SAP does not expect mission-critical applications to move to the cloud in the near future, the company's chief technology officer said.
Customers are deploying development and test systems on clouds using virtualization, Vishal Sikka said on the sidelines of the company's TechEd event in Bangalore. But they are not deploying production systems on clouds because they have key requirements around reliability, integrity, disaster recovery and security, which the cloud does not currently offer.
One size cannot fit all and even five years from now customers will more likely have a mix of private clouds, public clouds and dedicated on-premise systems, Sikka added.
Instead, simpler applications are likely to move to the cloud and augment customers' current investments in technology, said Sikka.
When you deliver sales-force automation from the cloud and there is a breakdown or failure, it is not a very big issue, he said. “But if you cannot make a payroll or you cannot close your books there are very serious consequences of it,” he added.
Many SAP customers are, however, already using its software to deliver cloud-based services, Sikka said.
Concerns about the reliability of service delivery from the cloud are among the reasons that SAP has taken time to roll out globally its Business ByDesign software-as-a-service, according to Sikka.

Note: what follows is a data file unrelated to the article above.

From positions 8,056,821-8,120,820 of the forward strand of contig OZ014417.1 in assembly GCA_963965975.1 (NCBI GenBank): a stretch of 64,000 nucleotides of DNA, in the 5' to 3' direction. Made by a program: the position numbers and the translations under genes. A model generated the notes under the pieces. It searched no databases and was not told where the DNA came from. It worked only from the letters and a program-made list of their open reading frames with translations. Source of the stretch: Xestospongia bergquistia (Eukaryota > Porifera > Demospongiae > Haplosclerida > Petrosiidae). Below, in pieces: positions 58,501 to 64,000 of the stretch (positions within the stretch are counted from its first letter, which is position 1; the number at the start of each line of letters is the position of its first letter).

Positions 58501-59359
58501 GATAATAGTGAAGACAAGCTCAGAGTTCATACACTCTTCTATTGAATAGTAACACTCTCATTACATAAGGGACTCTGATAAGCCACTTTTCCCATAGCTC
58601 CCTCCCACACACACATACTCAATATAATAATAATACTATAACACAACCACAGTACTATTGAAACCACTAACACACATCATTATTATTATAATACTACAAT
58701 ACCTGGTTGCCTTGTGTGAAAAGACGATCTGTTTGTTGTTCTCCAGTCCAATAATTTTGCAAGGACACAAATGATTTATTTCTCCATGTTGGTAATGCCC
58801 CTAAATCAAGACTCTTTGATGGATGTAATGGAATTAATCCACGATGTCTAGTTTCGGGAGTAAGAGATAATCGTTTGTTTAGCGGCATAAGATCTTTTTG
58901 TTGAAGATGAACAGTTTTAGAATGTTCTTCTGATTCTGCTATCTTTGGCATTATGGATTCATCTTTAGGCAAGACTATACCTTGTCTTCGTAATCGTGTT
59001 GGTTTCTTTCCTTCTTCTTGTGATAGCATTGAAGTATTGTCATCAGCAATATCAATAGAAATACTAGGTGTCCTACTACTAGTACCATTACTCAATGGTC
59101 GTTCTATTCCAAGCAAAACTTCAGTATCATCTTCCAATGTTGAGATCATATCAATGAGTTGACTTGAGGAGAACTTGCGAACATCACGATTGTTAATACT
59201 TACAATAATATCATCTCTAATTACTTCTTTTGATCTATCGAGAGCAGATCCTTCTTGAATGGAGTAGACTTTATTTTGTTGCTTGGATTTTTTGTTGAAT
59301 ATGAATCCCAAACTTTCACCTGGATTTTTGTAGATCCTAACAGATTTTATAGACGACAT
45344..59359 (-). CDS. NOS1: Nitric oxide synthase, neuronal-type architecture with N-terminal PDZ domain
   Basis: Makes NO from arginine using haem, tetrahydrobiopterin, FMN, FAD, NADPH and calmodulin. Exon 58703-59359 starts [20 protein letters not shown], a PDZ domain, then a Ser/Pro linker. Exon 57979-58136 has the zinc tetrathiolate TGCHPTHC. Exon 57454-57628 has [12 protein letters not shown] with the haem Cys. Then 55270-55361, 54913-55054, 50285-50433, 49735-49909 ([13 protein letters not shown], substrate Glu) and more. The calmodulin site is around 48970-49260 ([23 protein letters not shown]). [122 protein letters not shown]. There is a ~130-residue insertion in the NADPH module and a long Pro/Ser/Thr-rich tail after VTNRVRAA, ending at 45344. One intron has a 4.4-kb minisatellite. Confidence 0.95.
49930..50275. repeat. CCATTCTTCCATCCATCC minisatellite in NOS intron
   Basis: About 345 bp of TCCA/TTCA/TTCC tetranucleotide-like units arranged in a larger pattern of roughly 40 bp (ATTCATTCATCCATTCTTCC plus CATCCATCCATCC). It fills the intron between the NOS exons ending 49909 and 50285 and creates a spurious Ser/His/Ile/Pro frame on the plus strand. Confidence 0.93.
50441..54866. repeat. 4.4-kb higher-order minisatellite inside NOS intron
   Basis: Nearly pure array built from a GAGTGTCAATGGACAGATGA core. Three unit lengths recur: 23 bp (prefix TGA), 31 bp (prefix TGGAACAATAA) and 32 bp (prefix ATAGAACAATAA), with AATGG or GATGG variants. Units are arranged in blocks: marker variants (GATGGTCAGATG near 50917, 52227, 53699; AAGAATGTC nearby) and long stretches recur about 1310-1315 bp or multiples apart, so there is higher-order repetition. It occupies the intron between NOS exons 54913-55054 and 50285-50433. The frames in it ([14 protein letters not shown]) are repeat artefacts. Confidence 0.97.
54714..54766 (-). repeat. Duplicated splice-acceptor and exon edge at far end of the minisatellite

As Business ByDesign is a mission-critical business suite for midsize companies, SAP has to be first satisfied that it is able to scale the service while maintaining integrity and reliability, Sikka added.
Sikka did not disclose when the software would be available on a commercial scale. It is already being used by close to 100 customers, including some in India and China, as part of a limited rollout. Currently, SAP is delivering the service to customers from its data centers.
The company plans to partner with other companies as it scales the offering to a commercial level, said Clas Neumann, senior vice president and global head of SAP Labs.
Business ByDesign has been a challenge for SAP in more ways than one, according to Sikka. It has a new architecture that is service-oriented from the ground up, uses analytical technology extensively with main memory, separating the components inside the application and the user interface from the application, he said.
The business and pricing model and the delivery from the cloud pose other challenges. “We need time to get the basics of the business right before we take it to scale,” he added.